The 12-14V from the car's power supply is fed to the controller and a simple LM317 adjustable voltage regulator (Radio Shack part # 276-1778) is programmed to produce a constant 10.2 volts across the variable resistor labeled SET. The circuits puts such a light load on the voltage regulator that you don't need to put a heat sink on it. This variable resistor should be the kind that has an adjustment screw on the side that lets you turn the screw about ten to fifteen times from end to end so that it is easy to set the turn on temperature precisely. Radio Shack part # 271-343 is perfect for this job. The purpose of the voltage regulator is to keep the voltage that you set and is then fed to the "+" side of the comparator steady even when the fan comes on and impacts the electrical system. The output of the comparator stays pulled to ground as long as the set voltage is higher than the voltage at THW. As the coolant temperature rises, the voltage on THW will drop until it goes below the SET point and then the 1K resistor will raise the voltage at the  base of the 2N3904 (just about any small NPN transistor can be used here) to over 10 volts and put a voltage across the coil of the S1 relay, which should be a small 1 amp SPDT relay such as a Radio Shack part # 275-241.

The THW wire should be connected to the red THW wire as indicated above. This circuit replaces the engine cooling fan ECU which is the small black plastic box next to the big ECU behind the liner in the trunk. When you pull out this box, cut off the connector and connect the wire labeled ENG FAN on the circuit to the black wire with a red stripe that you find there. Attach the +12V wire on the circuit to the black wire with a yellow stripe from that same connector. Ground should be obtained from the white wire with a black stripe AND the blue wire with a white stripe (if you don't connect these two together, the engine cooling fan will not run). The air temperature sensor on the engine lid can be removed since it is no longer used by anything after these modifications are made.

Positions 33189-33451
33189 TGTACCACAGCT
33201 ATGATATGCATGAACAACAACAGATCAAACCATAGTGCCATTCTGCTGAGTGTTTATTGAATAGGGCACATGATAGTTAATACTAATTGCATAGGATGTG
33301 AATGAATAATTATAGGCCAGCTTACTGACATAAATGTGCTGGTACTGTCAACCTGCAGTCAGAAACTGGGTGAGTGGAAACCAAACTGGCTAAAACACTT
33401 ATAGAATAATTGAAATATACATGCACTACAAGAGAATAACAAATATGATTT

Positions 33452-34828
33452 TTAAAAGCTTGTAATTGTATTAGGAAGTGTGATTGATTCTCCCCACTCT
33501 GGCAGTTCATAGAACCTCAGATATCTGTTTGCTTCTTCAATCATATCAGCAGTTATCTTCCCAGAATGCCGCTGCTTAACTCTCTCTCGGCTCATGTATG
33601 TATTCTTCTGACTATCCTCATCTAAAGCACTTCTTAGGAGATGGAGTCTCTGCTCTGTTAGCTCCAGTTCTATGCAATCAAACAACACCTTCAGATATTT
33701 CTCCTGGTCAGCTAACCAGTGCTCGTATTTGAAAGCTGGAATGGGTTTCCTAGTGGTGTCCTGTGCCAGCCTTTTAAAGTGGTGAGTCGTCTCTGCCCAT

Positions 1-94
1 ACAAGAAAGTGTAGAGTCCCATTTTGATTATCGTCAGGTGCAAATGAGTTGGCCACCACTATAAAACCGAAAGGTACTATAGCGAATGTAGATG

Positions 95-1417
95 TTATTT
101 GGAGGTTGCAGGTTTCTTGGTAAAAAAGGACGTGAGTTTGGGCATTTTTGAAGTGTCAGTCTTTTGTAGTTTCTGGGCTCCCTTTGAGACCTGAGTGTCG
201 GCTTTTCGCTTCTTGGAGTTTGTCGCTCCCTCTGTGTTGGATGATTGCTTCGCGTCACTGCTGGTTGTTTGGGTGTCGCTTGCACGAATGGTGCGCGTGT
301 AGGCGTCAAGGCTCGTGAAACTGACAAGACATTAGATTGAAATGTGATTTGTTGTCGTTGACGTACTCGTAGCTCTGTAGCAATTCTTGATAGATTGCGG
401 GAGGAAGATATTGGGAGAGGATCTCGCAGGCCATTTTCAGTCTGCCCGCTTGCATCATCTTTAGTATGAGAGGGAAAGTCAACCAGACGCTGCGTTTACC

In addition, the LID FAN wire can be connected to a 30-amp relay and used to control a pair of 10" engine lid fans if you so desire. Do not try to run these fans directly off the LID FAN wire as you will burn out the little 1 amp relay by drawing so much current through it.

Once the circuit is finished, put it in a suitable enclosure and wire it into the car. If you like little touches, be sure to mount the variable resistor at the edge of your circuit board with the screw pointing outward and then drill a little hole on the enclosure right where the screw faces. This will make it easy for you to adjust the temperature set point without having to open the box. Also, I always like to use connectors for little boxes like these which makes it easy to take them out of the car if anything should ever go wrong with it and you need to remove it to fix it. An inexpensive molex connector from Radio Shack will work since the trunk should never be exposed to the elements (be sure to use weather pack connectors and a water resistant enclosure if you ever plan to cut out a big hole in your trunk to fit a large trunk-mounted intercooler).

Adjusting the temperature sensor is easy. Once it is properly wired to the car, start the engine. If the fans immediately come on, adjust the variable resistor until they go off. You need to experiment to find out which way you have to turn for the fan to go off. Keep doing this if they keep coming on before your desired temperature is reached. Once the desired coolant temperature is reached (I like the point where the stock temperature gauge needle is about 1/3 of the way up), turn the resistor slowly to the point where the fan just comes on and no farther. Your temperature sensor is now dialed in and doing its job.